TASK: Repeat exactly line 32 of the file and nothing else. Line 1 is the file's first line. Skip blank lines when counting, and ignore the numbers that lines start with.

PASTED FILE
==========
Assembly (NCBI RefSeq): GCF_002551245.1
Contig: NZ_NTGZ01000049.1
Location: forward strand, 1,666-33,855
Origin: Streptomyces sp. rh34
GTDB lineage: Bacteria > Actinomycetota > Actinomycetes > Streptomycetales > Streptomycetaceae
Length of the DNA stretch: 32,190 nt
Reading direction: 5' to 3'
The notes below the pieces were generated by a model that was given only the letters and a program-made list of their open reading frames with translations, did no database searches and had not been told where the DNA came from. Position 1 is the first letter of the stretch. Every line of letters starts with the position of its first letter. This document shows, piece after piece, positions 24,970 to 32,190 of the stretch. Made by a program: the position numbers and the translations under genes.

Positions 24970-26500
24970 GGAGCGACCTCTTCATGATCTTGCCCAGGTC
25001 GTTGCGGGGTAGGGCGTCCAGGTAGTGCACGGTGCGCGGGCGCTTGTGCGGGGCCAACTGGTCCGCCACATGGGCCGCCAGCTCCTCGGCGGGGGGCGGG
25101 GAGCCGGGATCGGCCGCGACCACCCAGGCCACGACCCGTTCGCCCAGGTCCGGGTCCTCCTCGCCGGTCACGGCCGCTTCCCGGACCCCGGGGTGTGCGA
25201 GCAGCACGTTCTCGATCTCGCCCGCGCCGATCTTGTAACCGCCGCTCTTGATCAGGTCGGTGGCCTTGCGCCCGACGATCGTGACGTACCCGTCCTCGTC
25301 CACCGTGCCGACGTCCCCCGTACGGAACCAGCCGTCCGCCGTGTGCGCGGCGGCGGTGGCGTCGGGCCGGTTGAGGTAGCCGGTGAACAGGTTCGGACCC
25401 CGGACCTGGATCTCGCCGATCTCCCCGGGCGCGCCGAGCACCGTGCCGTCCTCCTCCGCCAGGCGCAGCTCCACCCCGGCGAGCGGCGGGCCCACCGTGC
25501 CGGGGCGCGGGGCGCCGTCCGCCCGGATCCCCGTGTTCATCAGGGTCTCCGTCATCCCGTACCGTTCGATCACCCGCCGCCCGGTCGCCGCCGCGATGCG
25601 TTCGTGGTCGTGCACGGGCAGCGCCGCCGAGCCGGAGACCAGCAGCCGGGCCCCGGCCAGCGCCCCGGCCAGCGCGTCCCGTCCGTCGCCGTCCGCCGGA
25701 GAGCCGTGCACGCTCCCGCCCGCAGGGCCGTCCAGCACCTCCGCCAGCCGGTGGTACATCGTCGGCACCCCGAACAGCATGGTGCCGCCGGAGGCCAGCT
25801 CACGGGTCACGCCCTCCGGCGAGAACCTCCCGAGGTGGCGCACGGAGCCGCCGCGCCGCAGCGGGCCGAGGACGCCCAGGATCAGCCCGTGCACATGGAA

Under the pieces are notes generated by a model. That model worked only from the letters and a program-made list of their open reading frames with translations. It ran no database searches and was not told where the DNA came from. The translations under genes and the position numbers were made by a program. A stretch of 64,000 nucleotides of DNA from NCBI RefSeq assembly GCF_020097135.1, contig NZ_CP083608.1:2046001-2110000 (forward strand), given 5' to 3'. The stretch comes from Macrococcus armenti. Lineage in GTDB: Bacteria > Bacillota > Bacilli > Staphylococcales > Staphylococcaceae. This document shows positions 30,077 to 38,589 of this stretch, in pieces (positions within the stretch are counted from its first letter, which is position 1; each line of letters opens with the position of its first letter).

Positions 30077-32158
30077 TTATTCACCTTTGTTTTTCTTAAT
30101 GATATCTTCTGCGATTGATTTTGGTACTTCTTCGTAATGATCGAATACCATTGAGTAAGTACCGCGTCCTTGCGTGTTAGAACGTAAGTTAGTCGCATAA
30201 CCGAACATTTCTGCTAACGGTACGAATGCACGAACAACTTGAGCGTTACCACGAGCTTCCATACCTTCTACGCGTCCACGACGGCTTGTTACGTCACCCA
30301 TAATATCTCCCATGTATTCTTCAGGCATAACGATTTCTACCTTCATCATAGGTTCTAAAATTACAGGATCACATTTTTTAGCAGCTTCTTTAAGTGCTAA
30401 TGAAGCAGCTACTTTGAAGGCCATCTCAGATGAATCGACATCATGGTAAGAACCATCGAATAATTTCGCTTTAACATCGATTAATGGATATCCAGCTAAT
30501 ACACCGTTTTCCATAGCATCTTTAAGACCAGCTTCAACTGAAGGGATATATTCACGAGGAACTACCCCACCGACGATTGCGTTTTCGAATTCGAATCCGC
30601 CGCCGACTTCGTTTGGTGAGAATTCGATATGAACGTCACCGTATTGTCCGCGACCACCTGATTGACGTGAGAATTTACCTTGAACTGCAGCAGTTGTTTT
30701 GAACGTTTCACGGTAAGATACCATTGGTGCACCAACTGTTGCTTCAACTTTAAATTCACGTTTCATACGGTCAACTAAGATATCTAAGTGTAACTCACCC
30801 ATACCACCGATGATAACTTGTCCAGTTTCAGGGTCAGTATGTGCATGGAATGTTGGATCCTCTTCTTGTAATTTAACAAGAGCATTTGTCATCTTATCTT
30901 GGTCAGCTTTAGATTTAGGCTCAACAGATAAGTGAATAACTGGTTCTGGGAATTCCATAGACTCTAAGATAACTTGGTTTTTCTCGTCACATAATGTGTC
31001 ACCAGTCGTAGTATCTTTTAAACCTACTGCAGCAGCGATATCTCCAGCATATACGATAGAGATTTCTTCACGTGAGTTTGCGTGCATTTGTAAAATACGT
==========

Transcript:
31001 ACCAGTCGTAGTATCTTTTAAACCTACTGCAGCAGCGATATCTCCAGCATATACGATAGAGATTTCTTCACGTGAGTTTGCGTGCATTTGTAAAATACGT